It was only when a small bit of wood struck Charlie’s leg that he remembered to breathe. He shook his head clear and clutched his chest, taking in large draws of air. Debris tumbled and bounced across the ground hundreds of meters in every direction. Bits of the carriage and carnage rained down all around him. Nearby, a delicate, dismembered hand flopped motionless onto the grass. Streams of dark blood oozed from the ends of the curled, claw-like fingers. From the depths of the forest, his name echoed down the road.

“Charles! Charles!”

The train continued to slow, chugging to a stop with labored effort. Surprised shouts from the crew could be heard in the distance. The peddler hobbled to meet him. Charlie tried to stand but his knees wavered like sheets in the wind. A throbbing pain swallowed his torso and seeped up his chest. Bewildered and numb, his mind faded into the cold, grey fog of shock. It was only when his knees gave out and Charlie plopped back down against the oak tree that he realized one of his legs was broken. He wheezed in disbelief at the fiery wreckage waiting for the flood of pain from his fractured femur to reach his brain. There was no movement near the horrific aftermath that lay scattered over the crossroad. Charlie was struck by the absurdity that the girl might have survived the crash. After all, she had survived everything else.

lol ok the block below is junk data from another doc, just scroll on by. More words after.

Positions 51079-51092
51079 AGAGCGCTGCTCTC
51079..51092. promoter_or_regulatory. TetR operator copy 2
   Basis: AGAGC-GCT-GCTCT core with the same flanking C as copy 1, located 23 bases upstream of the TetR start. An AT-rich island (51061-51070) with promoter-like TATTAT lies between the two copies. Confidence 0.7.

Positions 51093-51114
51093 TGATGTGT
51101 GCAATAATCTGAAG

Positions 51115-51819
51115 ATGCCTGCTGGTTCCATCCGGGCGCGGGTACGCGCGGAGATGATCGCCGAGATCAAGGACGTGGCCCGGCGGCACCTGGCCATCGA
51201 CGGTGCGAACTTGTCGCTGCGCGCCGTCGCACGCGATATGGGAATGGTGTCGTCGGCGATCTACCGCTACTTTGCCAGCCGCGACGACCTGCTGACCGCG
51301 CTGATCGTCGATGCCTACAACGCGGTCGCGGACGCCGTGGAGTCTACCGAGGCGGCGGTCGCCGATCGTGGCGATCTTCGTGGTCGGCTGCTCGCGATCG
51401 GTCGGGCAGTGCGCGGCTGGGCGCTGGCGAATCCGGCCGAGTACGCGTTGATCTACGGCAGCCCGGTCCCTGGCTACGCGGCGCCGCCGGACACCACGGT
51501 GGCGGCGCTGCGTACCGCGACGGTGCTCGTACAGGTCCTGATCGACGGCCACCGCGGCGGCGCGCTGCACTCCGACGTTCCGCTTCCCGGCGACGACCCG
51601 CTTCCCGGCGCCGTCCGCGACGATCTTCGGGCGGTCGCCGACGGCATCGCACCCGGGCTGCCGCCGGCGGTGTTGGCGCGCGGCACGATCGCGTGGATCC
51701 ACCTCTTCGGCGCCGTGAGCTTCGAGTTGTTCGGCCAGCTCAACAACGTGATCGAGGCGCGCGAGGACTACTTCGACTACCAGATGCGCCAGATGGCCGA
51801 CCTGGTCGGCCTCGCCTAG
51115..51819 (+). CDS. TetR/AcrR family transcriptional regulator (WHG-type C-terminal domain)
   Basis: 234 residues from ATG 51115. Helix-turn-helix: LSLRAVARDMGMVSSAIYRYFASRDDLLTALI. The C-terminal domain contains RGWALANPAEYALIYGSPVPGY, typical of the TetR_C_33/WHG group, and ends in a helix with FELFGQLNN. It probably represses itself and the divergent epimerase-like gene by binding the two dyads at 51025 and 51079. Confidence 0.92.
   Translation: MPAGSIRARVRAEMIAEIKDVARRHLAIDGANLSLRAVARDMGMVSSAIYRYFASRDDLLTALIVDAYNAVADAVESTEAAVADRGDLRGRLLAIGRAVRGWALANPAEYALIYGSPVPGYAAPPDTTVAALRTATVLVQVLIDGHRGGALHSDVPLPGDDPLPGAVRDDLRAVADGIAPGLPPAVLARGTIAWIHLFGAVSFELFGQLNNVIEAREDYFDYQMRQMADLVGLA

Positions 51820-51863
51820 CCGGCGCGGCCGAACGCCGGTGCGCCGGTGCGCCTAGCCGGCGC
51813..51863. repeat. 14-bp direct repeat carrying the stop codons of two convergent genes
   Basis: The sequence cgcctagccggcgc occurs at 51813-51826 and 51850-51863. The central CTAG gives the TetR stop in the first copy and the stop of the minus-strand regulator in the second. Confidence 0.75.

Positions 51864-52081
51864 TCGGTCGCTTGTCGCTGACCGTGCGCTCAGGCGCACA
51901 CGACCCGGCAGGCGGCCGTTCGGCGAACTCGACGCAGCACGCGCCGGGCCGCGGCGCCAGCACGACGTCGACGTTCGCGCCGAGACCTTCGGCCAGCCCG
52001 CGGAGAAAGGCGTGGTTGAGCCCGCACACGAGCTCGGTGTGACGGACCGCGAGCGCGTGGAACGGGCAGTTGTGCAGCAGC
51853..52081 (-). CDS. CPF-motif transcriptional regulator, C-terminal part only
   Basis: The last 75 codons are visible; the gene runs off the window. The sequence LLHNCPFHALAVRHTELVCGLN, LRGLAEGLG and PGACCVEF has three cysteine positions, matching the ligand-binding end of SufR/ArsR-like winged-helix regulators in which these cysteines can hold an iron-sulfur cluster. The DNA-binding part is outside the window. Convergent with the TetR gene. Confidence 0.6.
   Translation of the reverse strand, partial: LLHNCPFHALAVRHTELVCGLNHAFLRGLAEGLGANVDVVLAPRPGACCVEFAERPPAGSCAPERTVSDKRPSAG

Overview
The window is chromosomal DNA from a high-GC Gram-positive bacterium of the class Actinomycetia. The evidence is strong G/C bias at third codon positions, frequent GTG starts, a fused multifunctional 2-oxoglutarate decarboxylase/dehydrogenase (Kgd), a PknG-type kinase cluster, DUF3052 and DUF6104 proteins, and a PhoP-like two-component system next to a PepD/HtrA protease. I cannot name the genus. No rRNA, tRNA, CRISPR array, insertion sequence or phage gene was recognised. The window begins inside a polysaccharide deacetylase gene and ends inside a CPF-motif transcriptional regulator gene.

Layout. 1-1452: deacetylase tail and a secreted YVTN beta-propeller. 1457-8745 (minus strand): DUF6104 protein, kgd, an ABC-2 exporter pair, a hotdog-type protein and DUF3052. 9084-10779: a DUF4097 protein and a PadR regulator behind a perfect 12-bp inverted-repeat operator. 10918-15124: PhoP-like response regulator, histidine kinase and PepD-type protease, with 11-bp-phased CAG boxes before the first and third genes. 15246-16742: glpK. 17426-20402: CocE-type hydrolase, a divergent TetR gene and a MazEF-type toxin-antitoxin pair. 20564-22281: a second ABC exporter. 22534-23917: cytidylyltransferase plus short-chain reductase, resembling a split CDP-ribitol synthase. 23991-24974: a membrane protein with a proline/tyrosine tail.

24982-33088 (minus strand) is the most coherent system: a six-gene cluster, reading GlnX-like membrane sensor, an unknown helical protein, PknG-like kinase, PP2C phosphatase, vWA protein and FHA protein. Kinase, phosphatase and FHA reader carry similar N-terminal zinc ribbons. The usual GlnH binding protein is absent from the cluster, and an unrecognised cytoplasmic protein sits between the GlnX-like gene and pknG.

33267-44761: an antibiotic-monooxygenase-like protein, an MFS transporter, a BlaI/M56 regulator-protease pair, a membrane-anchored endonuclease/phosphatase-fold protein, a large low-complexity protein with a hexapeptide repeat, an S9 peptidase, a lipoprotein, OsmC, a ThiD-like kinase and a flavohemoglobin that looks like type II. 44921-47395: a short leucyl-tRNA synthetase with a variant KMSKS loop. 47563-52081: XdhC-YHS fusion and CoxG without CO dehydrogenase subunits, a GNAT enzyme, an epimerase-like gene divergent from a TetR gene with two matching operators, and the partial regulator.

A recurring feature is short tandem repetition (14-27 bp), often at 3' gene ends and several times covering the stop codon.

“Mein Gott, Charles!” Earl Baumgart reached his side, giving his cheek a few hearty slaps. “Keep awake now. We’ll have the doctors here, straightaway!” Charlie felt the familiar tide of nausea ebb up his stomach. It was an odd and uncomfortable reassurance that he was indeed still alive.

“God have mercy!” Earl Baumgart’s cry evaporated into the hollow shell of Charlie’s head. “God have mercy!”

THE END

READ PART I HERE

READ PART II HERE

By: Erica Ruhe

 

SHORT STORY: ANIMORTIS Part II

zombie3

Like a hunter who had flushed its prey from hiding, the gory maiden let out a horrid screech and burst into a run towards the carriage. The terrified Greys screamed and tossed their heads, bolting forward into the darkness. Charlie’s top hat took flight as the cold breeze turned to a freezing gust under the burst of horsepower.
“What in God’s sacred Creation was that creature?” Earl Baumgart shouted above the deafening rumble of the carriage as it bumped and rattled away at full speed down the rugged road. The spooked horses were at a full sprint now.
“I don’t know, sir,” Charlie replied, fighting to regain control of the petrified team. “But we’re safe away!”
Charlie twisted his head and looked down the path, seeking reassurance that the wild girl straggled far behind them in the growing distance. Earl Baumgart also turned round in his bench seat but the road behind them was nothing more than a gaping black void in the night.